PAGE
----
Beside Hank Maines, I also corrupted another of my pals by dragging him along on various April fishing expeditions. JR DeWitt has also felt the wrath of April fishing trips!

Before heading toChequammegon Bay for one last early April ice fishing trip I called the good folks at Angler's All Sport Shop in Ashland to inquire if the ice was still safe enough to venture out on the bay. Oh yes, I was told, lots of diehards were still pulling trout and salmon out of the ice holes near the mouth of the Onion and Sioux Rivers!

I slowed my truck to 35 mph as we coasted into the outskirts of Ashland and JR looked out the passenger door window and remarked, "Gee, that ice looks funny! It almost looks like waves on open water." It was! We made the 200 mile round trip into an April sight seeing tour.

Another time I talked JR into hiking to the mouth of the Presque Isle River at the western end of the Porcupine Mountains (through numerous snow drifts) in order to fill our creels with huge rainbow trout. The one sucker we caught was released.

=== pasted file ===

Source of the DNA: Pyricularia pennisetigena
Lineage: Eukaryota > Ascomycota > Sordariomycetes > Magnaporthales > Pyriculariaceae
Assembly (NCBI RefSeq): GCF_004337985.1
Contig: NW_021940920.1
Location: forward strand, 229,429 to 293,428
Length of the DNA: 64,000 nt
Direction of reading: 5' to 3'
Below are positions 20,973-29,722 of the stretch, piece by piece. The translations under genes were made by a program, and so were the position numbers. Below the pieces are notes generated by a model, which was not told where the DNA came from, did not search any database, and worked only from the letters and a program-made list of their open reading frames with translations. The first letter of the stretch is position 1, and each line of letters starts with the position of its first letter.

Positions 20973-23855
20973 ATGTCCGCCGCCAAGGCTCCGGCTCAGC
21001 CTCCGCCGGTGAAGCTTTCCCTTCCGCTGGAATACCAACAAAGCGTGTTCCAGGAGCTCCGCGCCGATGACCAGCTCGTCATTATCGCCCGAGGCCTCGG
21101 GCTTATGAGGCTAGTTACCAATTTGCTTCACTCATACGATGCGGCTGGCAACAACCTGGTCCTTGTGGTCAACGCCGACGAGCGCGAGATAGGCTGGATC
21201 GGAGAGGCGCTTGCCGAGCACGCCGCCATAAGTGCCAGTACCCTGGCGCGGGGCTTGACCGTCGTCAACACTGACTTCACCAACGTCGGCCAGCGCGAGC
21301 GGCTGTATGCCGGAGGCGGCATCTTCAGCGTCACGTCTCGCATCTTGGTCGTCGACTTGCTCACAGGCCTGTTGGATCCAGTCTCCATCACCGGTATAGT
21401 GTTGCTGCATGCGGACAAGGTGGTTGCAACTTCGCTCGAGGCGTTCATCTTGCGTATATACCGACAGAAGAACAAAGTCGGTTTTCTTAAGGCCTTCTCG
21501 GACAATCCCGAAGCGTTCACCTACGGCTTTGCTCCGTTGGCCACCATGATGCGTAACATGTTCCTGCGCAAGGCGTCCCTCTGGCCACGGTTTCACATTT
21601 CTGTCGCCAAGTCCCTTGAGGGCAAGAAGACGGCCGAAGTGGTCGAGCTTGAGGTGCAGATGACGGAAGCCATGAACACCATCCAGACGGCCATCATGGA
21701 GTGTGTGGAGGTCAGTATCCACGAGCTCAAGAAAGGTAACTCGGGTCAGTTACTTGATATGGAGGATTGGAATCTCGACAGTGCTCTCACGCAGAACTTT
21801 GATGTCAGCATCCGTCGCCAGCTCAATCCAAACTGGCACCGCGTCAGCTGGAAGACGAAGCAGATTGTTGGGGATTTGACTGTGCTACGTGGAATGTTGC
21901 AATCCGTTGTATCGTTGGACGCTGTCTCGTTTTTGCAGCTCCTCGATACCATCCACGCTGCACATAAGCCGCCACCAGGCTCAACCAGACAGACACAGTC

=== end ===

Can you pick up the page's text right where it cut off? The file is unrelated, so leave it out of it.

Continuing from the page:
Well, as you well know, I could go on and on, but time and space saves you from reading about numerous other April wild goose chases.

Presently, my April spring training session has pretty much degenerated into an annual three-day fishing trip to the Fox River where JR and I, plus our host and friend, Catfish John, fish for catfish and whatever else bites as we relax in lawn chairs on the river bank. And you know what, we don't even care if we catch fish - but then again, we hardly ever did before either!

Mr. Leon "Buckshot" Anderson is one of the few old time hunting and fishing guides left in Northern Wisconsin.   Buckshot is a personal friend of the family and has known and worked with my grandfather, Howard "Pop" Dean,  both of whom are members of the fresh water fishing hall of fame, Legendary Guide.   Buckshot has authored 7 books on the great outdoors. All of his books can be purchased directly from him, at a discount, by email:  or by mail to: 2220 Deadman's Gulch Road, St. Germain, WI 54558.

Books by Leon "Buckshot" Anderson Click Here

Yes; Deadman's Gulch is the correct name, I have been on that road many times. Sincerely David D. Cruger